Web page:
CPT12 Awarded American Graduate Community Service Grant to Help Denver Improve Youth Outcomes

Colorado Public Television (CPT12) to Work with Community Partners to Reach Low Income Families and Young Men of Color, and Share Stories of Denver Leaders Who Are “American Graduate Champions

Denver, CO (September 8, 2014) — Colorado Public Television (CPT12, Channel 12, PBS) has been awarded a $200,000 American Graduate: Let’s Make It Happen community service grant from The Corporation for Public Broadcasting (CPB) to help Colorado improve youth outcomes for all students from preschool through college and onto careers. The nation’s graduation rate is at 80%, yet significant “graduation gaps” still exist for students of different races, ethnicities, family incomes, and disabilities, as well as those with limited English proficiency. In Denver, graduation rates are Graduation rate: 58.8% (completer rate is 67%), with the biggest gaps existing within the American Indian, African American and Hispanic populations.

“We have a responsibility to our kids and grandkids to provide a high quality education – no matter what zip code they live in – that will prepare them for success in college and careers in the 21st-century economy,” Senator Michael Bennet said. “Strong community partners like Colorado Public Television complement the work our schools and teachers do to educate the next generation. It’s vital to our future economic stability that students stay in school and graduate.”

Kicking off as students in Denver, Colorado head back to school, CPT12 will work with Denver over the next two years to increase understanding about the challenges for at-risk youth and work with a network of community partners to help develop and illuminate long term solutions emphasizing the importance of a strong foundation in early education and the need for consistent caring adults. CPT12 is part of the national American Graduate initiative in partnership with 33 other public media stations around the country. Stations will highlight local leaders who are helping communities increase graduation rates and the everyday heroes in a child’s life who are committed to improving education outcomes as “American Graduate Champions.” The initiative will feature new locally produced content alongside national productions and classroom resources – including PBS NewsHour’s new education desk, American Graduate Day, 180 Days: Hartsville, and the youth-driven spoken word contest RAISE UP!, along with PBS Learning Media and PBS Kids assets.

“We are honored to continue our work with Colorado-based organizations that are making a positive impact on addressing our school dropout problem,” said Kim Johnson, President and General Manager of Colorado Public Television. “Our young people are intelligent, creative and resourceful and they deserve every opportunity to construct bright futures for themselves. Working with multiple community partners enables CPT12 to leverage different approaches to reaching students who have challenging life circumstances. Our American Graduate program is a priority project for us and I cannot think of a better use of our time and resources.”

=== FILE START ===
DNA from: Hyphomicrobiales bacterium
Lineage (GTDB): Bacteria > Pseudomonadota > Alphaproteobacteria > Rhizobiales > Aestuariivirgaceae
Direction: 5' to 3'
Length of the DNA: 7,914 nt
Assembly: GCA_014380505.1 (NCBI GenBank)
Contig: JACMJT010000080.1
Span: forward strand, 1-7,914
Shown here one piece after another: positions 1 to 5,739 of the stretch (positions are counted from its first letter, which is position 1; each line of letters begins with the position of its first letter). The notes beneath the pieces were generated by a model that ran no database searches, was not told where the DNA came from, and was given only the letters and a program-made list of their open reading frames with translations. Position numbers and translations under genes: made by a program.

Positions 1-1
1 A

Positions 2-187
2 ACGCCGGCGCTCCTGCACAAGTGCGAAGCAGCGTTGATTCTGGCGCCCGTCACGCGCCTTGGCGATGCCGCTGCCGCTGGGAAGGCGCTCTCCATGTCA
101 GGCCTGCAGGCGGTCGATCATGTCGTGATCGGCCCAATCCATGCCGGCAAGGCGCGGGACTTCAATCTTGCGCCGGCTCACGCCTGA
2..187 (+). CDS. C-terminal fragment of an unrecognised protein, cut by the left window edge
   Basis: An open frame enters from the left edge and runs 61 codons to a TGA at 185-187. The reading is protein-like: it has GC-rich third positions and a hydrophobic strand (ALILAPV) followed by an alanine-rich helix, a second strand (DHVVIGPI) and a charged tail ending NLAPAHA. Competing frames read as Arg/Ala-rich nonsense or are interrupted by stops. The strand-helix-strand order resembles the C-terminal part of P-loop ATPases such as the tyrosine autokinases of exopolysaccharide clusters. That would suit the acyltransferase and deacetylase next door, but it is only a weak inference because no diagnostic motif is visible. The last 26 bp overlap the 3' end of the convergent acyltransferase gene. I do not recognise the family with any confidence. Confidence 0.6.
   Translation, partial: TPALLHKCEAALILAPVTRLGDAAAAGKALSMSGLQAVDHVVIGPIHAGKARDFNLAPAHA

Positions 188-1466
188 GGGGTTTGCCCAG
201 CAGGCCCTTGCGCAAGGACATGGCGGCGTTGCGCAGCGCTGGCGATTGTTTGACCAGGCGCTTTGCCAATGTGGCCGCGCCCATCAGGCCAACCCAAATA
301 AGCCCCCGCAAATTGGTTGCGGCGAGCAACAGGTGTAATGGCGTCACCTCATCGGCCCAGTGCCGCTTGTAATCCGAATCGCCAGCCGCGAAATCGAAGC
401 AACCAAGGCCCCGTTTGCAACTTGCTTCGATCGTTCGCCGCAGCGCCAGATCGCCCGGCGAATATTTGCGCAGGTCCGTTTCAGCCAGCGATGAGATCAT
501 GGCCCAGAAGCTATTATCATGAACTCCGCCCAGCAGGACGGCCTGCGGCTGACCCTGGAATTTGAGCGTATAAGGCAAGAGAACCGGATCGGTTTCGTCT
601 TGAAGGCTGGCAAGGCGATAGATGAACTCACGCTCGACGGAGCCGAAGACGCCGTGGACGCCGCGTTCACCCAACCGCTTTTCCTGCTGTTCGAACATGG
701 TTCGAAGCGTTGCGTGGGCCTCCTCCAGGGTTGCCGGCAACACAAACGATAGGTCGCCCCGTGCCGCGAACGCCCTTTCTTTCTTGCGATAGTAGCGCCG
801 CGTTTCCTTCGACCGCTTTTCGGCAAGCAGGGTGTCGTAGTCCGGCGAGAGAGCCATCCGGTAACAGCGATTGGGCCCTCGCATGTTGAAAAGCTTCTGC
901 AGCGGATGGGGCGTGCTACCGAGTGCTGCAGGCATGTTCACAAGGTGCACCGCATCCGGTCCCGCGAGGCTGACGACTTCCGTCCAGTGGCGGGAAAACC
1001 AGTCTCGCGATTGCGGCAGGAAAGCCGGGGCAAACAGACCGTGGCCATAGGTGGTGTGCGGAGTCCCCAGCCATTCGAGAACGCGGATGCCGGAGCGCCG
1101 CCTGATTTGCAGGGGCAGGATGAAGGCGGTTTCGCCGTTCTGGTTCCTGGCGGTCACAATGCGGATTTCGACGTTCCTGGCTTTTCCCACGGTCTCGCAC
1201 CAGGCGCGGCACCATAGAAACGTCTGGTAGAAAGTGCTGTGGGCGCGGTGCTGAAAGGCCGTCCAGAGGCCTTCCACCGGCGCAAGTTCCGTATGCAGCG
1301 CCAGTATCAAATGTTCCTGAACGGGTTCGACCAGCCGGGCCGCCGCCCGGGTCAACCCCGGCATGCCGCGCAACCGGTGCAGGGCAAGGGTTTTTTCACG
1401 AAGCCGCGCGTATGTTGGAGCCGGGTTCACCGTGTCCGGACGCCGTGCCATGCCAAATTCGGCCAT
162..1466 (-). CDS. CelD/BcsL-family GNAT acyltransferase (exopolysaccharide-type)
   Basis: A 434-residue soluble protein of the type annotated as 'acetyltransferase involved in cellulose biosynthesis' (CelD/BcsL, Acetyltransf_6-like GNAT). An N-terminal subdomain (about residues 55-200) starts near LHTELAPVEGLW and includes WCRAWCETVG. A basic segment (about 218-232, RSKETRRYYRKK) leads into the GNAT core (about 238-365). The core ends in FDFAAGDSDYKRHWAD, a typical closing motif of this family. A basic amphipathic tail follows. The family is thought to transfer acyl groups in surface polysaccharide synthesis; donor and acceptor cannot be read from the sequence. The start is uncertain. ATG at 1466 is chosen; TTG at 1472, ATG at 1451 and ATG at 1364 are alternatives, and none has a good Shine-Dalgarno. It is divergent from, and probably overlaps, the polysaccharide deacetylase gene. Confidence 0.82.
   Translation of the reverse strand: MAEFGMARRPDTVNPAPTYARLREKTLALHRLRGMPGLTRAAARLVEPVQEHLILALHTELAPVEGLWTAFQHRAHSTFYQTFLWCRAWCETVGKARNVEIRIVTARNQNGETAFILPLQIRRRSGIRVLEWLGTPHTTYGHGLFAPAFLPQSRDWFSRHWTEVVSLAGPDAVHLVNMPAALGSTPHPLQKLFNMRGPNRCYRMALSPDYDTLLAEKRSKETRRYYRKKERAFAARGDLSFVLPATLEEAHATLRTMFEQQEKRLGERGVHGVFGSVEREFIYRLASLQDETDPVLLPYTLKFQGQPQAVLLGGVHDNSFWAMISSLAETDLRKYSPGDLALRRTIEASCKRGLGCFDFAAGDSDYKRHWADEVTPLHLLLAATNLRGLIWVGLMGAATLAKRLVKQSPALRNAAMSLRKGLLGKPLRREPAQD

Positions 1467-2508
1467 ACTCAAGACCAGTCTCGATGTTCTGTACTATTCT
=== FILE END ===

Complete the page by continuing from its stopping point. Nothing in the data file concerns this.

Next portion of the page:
In addition, CPT12 has received a $10,000 grant to Newman’s Own Foundation to increase philanthropic support to support the station’s local education service and sustain the American Graduate initiative.

“Education is at the core of public media’s mission. Through American Graduate stations’ partnerships with over 1000 local organizations, we are proud of public media’s content and on the ground engagement that has raised awareness to achieve 80% graduation rates nationally and helped America see the potential in every student,” said Pat Harrison, CPB President and CEO. “By strengthening our focus on solutions, starting with our youngest learners, and highlighting local leaders who are creating sustainable change, together, we can set kids – and our country – on a path for long term success.”

Locally, CPT12 will work with our community partners to provide at-risk students with the opportunity to tell their story through a variety of workshops. Our goal is to provide our young storytellers with real, actionable skills and media development experiences that will serve to develop confidence, assist with education achievement and prepare them for higher education and job-readiness and develop content that educates the community on the dropout crisis and directs people to resources and organizations for direct help. Community partners include but are not limited to the following organizations: Colorado Youth for a Change, Zero Dropouts, the Center for Digital Storytelling and United Way.

“We are excited to continue our work with CPT12 in raising awareness of the dropout crisis and how we are working to solve it,” says Chris Telk, Executive Director of Colorado Youth for a Change. “The act of sharing one’s story, however expressed, can prove extremely valuable to personal growth and development. We are confident that this storytelling effort lead by CPT12 and in partnership with many of our colleagues in the community will provide an important element to youth success through education.”